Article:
Advent 2 – Through a Window

Prepare.

Wait

And then, wait some more.

Was the plane on time? We weren’t sure.

How bad were the roads between the airport near San Francisco and the sprawling ranch in the center of the Central Valley of California? We weren’t sure.

Back then, still a child that could count my years with the fingers of two hands, I remember waiting. For that Christmas, many on my mother’s side of the family were gathering at my grandparents’ magical ranch. The relatives from the distant land of Tennessee would be arriving for the celebrations. Or would they?

Communication by telephone was sketchy. Continue reading →

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Advent 1 – Pendletons in the Closet

My father’s shirts have hung in my closet since the summer of 2012.

He had died in February of that year.

Several months after Dad’s death, Mom began the steps to sell her home of over forty years. There was contact with a real estate agent. The inevitable garage sale. My sisters and I helped and there came a time when Mom invited us to take any of the things we might want. She was downsizing, soon to move to a retirement facility. There wouldn’t be enough room for many of the “things” my parents had accumulated in their nearly seven decades of marriage. In truth, my Depression-era parents had always been frugal and weren’t encumbered by piles of stuff. Don’t-buy-it-if-you-can’t-afford-it could have been a motto displayed on a shingle underneath their street address. Continue reading →

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My Worst Thanksgiving

Mahershala Ali and Viggo Mortensen in 2018’s “The Green Book”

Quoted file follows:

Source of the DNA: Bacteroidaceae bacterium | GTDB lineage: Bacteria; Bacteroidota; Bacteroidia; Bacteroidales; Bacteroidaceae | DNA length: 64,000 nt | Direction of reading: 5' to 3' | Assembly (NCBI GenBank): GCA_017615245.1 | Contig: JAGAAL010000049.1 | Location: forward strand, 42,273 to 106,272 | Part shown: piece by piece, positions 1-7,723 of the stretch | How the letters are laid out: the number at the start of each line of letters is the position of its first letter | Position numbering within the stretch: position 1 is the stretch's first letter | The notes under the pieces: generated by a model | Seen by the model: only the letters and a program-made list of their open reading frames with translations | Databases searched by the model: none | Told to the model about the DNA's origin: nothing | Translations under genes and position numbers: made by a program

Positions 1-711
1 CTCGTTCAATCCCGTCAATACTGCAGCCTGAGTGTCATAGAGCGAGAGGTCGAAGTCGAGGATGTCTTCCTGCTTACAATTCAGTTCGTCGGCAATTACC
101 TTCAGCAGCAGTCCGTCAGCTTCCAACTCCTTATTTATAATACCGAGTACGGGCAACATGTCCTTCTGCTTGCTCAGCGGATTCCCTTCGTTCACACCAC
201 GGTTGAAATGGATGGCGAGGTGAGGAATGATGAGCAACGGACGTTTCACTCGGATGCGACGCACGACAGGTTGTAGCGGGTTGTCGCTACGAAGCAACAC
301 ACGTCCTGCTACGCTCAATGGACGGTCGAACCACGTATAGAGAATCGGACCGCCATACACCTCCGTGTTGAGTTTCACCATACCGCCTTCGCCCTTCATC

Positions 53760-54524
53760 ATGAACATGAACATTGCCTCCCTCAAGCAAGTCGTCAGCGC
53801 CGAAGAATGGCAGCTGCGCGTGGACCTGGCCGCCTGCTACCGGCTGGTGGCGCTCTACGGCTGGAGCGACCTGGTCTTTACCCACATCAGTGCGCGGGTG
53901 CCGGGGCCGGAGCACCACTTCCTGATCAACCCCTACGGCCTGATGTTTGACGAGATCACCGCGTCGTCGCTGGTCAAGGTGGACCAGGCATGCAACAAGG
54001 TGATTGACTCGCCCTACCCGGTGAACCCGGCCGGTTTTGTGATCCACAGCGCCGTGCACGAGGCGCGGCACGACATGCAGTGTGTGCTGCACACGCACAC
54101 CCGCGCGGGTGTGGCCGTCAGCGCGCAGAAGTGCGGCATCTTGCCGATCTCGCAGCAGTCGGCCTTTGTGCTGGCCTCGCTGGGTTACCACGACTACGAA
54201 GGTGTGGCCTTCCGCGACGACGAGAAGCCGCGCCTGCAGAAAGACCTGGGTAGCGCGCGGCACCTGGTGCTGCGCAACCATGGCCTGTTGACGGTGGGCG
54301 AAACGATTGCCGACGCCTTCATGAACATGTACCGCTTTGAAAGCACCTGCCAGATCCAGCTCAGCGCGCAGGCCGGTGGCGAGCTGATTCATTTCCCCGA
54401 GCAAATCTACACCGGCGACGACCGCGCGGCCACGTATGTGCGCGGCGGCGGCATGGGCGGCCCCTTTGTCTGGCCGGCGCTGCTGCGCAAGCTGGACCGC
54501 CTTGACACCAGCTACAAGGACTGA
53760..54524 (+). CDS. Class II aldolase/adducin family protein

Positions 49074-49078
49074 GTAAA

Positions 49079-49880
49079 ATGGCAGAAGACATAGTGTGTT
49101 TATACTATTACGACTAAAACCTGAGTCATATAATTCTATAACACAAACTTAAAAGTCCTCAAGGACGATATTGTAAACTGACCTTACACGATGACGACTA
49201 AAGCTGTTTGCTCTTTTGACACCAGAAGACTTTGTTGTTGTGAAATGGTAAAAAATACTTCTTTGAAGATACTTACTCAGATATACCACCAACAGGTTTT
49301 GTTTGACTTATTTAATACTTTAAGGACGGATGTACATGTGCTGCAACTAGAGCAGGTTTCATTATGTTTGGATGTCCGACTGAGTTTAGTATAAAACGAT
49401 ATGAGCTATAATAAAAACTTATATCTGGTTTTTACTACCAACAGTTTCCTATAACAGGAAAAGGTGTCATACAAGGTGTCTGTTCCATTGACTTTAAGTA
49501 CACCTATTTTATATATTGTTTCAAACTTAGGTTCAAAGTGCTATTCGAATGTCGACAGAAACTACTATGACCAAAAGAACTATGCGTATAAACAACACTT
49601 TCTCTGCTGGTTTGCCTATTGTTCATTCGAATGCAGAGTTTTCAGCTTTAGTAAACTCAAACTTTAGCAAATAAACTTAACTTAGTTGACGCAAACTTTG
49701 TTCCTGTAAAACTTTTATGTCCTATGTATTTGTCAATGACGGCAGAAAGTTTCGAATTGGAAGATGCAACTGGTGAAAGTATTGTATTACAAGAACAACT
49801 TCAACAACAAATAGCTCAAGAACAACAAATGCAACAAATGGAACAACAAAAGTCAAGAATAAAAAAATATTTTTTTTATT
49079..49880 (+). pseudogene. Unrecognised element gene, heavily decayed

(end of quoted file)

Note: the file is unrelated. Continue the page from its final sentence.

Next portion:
My worst Thanksgiving was in 1972. All things considered, my “worst” wasn’t so bad*. Still, I remember that Thanksgiving like no other.

A college student, I voted for the first time in 1972. It was also when I worked at Sears—then still a retail giant—in Fresno, California. Once Sears hired me, I figured I was fixed for a paycheck until graduation. Clueless about a store’s need to boost its staffing around the holidays, I was out of a job when Santa’s view of chimneys was in his sleigh’s side mirrors.

All I knew was that I wanted a job. Give me any hours!

How about working on the day before and the day after Thanksgiving? Give ‘em to me! In 1972, the minimum hourly wage was $1.60. More on holidays. Whoa!

And so, with the cost of college textbooks and paying my apartment’s heating bill, I hunkered down in Fresno to work. My family gathered up yonder in Sacramento—a three-hour drive from Fresno—for their Thanksgiving feast. I greedily punched the time clock. On the long, lonely Thursday, I prepared a Swanson’s frozen TV dinner for my, er, feast. Poor me. Continue reading →

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